Ric Flair: Diamonds Are Forever
by Mark James


 

“Whether you like it, or don’t like it, learn to love it because it’s the best thing going today –Wooooo!!!”


Where do you start with Ric Flair? He came up in the AWA. Quickly, he went to the Mid-Atlantic territory and under Jim Crockett Promotions
became the ‘Nature Boy’. By the early 1980's, Flair had become the National Wrestling Alliance's World Heavyweight Champion and was the last of the traveling NWA World Heavyweight Champions (when that wrestling title was the most important one in the entire world). The 1990's saw Flair going over from WCW to the WWF, then back to WCW, before stints in WWE and TNA as a new millennium dawned. All in all, as most wrestling fans know, he was a 17-time world champion; but ‘Naitch’ wasn’t done.


Ric Flair went on to transcend wrestling, and today it’s not surprising to see him in a tv commercial, a rap video, at a political rally, on ESPN at a football game or even trending on Twitter. His trademark “WOOOOO!!!” is known worldwide. Ric has been one of professional wrestling’s greatest wrestlers, champions, personalities, and ambassadors. His induction into this Hall of Fame’s first class is completely warranted and expected.

Looking back over my own forty-eight years as a wrestling fan, I feel the ‘Nature Boy’’s biggest impact to the wrestling world occurred during the mid-1980s. In the 1980s, North American wrestling would experience the complete collapse of the territorial system that had reigned for most of the previous century. Gone would be the days of a local territory running cards several nights a week within their geographical dominions. What replaced it was a push by Vince McMahon’s WWF to be a national wrestling company as opposed to a regional one. By 1985, and for all intents and purposes, Jim Crockett Promotions was the NWA. Crockett had absorbed nearly all the old territories and promotions.


With most of the talent being split between JCP and WWF, it set up a last stand, (more like a war) between Jim Crockett Promotions’ National
Wrestling Alliance and Vince McMahon's World Wrestling Federation.


Both sides had amazing line ups of wrestlers and their respective world champions were Ric Flair and Hulk Hogan. Ric would go out every Saturday night at 6:05pm on Atlanta's Superstation TBS and give examples as to why the National Wrestling Alliance was ‘the major league of professional wrestling’. He would explain how the NWA wasn’t cartoons and kid’s lunchboxes, it was real wrestling. NWA fans knew their guys were the best. With Flair as their champion, the NWA fans were totally behind him and ridiculed the WWF. Regardless of Ric being the most hated heel during this era, setting up the hated Four Horsemen (along with Arn and Ole Anderson, Tully Blanchard and manager JJ Dillon), and being the self-described ‘dirtiest player in the game’, the fans loved him in the war against the WWF. The JCP/WWF war is where fans would buy into Flair’s famous line, “To be the man, you've got to beat the man”. Week after week, year after year, the fans vested into Ric Fair now, and he was indeed seen as, ‘The Man’.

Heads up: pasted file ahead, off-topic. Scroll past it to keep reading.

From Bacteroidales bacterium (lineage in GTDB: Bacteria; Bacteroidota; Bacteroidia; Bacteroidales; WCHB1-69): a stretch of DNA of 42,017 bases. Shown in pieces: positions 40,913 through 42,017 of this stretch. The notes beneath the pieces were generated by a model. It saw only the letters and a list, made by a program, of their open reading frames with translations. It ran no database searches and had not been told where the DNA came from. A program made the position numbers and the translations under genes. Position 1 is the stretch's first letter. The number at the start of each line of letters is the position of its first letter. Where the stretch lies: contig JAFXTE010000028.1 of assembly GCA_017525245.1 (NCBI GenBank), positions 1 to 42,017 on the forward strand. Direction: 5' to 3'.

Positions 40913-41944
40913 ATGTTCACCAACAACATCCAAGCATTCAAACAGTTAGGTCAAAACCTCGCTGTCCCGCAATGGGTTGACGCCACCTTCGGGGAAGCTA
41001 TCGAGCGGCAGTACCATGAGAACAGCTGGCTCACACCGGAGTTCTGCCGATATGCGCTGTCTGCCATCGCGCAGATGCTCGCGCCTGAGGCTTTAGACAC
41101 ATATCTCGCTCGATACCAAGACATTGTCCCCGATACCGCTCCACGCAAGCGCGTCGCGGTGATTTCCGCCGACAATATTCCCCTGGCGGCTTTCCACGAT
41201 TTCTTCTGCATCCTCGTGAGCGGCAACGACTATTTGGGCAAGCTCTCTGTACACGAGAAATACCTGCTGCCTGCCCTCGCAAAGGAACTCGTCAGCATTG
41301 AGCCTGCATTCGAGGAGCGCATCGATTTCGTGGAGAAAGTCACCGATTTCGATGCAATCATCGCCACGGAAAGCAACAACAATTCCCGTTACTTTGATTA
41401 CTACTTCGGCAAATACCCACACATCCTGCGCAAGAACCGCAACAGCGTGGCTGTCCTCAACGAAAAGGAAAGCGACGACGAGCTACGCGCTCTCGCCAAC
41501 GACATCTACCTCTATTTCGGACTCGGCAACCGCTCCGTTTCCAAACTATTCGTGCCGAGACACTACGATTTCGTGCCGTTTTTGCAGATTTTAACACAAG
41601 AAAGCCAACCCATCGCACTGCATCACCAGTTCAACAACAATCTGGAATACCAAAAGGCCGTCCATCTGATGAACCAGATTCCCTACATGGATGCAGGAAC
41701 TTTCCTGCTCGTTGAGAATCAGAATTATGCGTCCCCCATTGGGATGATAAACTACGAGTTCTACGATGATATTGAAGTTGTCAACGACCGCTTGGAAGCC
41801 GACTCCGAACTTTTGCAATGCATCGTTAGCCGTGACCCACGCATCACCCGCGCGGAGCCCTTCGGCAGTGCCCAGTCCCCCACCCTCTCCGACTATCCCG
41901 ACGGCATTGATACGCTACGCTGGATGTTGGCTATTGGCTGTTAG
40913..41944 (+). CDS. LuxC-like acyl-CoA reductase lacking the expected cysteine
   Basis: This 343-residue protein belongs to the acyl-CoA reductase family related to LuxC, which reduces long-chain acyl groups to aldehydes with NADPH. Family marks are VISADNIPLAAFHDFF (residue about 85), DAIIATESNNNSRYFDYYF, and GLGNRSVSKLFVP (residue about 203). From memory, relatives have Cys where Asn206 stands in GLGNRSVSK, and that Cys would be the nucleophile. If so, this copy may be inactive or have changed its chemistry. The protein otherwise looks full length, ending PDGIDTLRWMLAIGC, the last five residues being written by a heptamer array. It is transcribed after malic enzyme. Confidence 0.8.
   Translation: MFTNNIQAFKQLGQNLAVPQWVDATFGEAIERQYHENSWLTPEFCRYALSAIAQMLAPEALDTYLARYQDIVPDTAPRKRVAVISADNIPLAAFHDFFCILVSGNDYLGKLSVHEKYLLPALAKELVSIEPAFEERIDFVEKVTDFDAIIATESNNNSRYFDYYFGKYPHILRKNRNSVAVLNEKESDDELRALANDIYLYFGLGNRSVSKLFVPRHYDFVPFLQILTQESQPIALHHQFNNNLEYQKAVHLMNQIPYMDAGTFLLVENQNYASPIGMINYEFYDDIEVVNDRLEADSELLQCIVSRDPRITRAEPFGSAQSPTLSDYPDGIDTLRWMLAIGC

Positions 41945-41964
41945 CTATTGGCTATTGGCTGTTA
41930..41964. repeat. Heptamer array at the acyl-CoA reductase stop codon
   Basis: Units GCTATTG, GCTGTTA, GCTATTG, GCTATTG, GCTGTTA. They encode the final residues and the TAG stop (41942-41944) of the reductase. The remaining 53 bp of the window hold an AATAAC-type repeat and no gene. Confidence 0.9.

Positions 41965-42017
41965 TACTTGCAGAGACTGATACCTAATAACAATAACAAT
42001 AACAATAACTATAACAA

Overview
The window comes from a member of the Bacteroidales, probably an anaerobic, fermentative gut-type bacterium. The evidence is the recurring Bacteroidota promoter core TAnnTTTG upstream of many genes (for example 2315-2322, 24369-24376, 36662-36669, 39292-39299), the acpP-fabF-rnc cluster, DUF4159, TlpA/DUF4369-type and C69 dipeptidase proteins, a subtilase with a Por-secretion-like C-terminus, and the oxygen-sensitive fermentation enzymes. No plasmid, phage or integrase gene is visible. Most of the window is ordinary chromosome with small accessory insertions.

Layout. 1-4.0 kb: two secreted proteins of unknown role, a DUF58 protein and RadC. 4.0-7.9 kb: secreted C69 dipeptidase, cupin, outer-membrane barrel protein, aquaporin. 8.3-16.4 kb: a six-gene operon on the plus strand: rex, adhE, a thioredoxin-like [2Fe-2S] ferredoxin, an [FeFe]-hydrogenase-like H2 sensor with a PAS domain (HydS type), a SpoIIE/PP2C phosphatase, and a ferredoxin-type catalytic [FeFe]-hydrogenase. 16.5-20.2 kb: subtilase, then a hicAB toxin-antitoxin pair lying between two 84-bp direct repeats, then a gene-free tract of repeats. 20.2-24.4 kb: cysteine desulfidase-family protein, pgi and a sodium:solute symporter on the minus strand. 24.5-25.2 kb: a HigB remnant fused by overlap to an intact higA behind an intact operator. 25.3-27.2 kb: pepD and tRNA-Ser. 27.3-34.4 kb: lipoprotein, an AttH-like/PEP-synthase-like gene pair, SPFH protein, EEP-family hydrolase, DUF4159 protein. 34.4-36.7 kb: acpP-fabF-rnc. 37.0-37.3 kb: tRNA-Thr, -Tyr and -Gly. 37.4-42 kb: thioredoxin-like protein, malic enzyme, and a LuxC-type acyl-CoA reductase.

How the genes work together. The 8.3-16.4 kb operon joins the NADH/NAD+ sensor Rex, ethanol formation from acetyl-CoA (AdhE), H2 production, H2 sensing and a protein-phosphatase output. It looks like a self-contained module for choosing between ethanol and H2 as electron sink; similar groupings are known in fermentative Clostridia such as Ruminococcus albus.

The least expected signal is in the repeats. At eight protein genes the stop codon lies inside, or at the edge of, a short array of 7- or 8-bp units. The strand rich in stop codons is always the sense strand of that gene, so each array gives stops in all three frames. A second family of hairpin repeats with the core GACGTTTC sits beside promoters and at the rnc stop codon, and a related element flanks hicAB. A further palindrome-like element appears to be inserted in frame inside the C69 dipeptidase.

Regardless of who might take the ten pounds of gold, or later the big gold belt, the 80s fans knew it wouldn’t be long before the strap was back around Ric Flair’s waist.

As the decade ended, times changed, companies changed, wrestlers changed. Ric Flair changed as well. What soon became evident to everyone was that Ric Flair was about being the ‘Nature Boy’ 24/7. Regardless of whether he had a title, he was always called the ‘champ’. In the same ways the NFL was synonymous with football, and the WWF became synonymous with wrestling, Ric Flair was now known as the champ. Other wrestlers called them themselves the champ, the best, the greatest, etc. By the 1990s, as a sign of respect, other wrestlers would call Ric Flair the champ, he didn’t have to call himself that. What he did call himself was the ‘Nature Boy’: the Rolex-wearing, limousine-riding, jet-flying, kiss-stealing, wheelin’ n’ dealin’, son of a gun...